7 Keys to Making Data Actionable
New technologies help companies stockpile potentially valuable data, but what we often get in return for our efforts is a bad case of information overload. No, nowadays, we don’t wish for more data. We often have more than we can handle. What we really crave these days is actionable data – something that will help us decide what to do next.
But what makes data – or any type of information for that matter – actionable? What transforms those terabytes of customer data, pages of Google results, or files of investigative findings into something that can be used for making great decisions?
While it’s true that what’s actionable for one person may be useless to another, I’ve put together this quick list of some general rules for making any type of information actionable:
- It’s delivered when you need it – Information doesn’t make much sense until we have a use for it. That explains why you notice all those new hybrid vehicles on the road just when you happen to be shopping for a car.
- It’s delivered how you need it – Not all of us use, remember, or learn from information the same way. Some like to crunch their own numbers, while many prefer a few charts and graphs that summarize the data.
- It’s easy to get to – You can’t use it if you can’t find it or don’t know it exists. Break down information silos and create systems for easy sharing.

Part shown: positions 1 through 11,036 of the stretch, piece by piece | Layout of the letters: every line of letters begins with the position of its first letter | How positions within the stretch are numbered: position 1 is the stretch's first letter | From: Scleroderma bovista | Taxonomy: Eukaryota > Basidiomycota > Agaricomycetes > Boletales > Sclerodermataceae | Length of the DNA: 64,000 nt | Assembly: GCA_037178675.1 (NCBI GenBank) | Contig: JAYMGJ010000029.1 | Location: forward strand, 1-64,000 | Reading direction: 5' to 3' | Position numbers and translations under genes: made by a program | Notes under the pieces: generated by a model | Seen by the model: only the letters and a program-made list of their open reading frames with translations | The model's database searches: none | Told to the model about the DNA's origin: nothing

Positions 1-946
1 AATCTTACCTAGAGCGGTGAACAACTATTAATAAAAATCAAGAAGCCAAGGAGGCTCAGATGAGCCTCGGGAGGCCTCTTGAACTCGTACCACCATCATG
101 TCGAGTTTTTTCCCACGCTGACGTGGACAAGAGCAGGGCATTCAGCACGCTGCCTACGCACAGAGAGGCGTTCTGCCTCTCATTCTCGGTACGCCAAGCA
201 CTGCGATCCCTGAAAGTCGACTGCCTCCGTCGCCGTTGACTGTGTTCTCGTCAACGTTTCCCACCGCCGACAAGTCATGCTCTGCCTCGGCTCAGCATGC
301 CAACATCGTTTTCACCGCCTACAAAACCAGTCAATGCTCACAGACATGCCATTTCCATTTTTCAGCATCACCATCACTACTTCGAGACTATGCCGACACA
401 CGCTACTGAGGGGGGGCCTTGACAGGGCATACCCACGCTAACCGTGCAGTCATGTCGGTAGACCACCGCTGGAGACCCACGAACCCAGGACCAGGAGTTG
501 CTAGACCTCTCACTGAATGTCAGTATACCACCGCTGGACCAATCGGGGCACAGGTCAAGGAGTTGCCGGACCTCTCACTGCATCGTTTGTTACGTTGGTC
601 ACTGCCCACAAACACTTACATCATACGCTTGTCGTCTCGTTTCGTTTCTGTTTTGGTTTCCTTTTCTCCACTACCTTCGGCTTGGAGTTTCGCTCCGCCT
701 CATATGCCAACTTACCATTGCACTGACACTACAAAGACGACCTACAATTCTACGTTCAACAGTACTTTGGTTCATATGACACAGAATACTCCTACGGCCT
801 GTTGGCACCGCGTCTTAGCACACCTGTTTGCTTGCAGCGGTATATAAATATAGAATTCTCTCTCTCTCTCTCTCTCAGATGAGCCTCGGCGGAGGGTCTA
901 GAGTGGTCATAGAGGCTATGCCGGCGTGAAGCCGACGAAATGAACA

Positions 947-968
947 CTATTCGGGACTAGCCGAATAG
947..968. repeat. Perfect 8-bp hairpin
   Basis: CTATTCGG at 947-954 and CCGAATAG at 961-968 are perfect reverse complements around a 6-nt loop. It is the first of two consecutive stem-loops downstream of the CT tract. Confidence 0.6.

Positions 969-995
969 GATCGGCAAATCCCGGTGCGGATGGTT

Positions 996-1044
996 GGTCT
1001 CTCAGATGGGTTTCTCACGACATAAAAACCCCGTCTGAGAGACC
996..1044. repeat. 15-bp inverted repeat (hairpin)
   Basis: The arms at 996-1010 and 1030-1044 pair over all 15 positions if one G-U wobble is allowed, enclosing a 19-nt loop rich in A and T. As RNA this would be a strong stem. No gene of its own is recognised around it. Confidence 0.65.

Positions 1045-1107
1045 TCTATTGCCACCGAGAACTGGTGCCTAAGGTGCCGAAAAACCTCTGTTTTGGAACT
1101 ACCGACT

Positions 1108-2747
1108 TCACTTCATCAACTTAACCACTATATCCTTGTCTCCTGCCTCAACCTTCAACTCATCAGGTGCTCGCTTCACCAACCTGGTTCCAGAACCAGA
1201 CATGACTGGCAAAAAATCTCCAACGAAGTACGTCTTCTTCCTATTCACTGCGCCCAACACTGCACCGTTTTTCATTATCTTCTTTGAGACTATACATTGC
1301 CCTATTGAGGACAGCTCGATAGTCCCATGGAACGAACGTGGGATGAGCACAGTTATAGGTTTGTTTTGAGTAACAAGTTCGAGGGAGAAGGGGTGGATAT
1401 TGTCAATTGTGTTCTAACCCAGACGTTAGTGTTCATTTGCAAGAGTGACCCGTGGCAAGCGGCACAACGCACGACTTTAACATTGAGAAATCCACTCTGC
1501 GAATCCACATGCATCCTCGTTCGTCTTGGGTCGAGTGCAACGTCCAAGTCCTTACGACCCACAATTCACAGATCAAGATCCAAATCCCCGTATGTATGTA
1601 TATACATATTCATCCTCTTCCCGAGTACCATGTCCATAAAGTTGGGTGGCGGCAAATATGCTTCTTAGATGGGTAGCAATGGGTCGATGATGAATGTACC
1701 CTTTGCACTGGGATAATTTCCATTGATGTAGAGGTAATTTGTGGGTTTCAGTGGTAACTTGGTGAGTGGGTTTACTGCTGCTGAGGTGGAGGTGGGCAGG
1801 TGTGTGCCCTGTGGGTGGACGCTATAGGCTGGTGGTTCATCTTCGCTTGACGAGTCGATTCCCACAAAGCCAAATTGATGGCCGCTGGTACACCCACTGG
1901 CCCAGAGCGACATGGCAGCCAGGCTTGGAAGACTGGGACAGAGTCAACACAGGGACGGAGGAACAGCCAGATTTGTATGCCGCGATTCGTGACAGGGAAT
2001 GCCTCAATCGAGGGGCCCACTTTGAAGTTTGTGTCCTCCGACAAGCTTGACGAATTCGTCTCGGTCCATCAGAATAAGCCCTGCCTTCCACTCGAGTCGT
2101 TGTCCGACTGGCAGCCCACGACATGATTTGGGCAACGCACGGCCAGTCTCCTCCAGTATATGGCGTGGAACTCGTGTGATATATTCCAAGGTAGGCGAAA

- It’s gathered with the end in mind – Who will be using it? Why will they be using it? What decisions will be made based on it? Make sure you’re collecting the right information.
- It’s distilled – Do you really need to know everything? Information abundance – not scarcity – is the problem, so stay focused on what’s important to your goals.
- It’s up-to-date – Information is stale-dated. Continually clean your lists, update those statistics, and keep conversations fresh. Investments in ongoing data gathering and processing pay big dividends in customer experience.
- It’s been analyzed – What does the information mean? What patterns, trends, anomalies, etc. does it contain? Look for what surprises you and what doesn’t.
What do you think? What makes information actionable for you?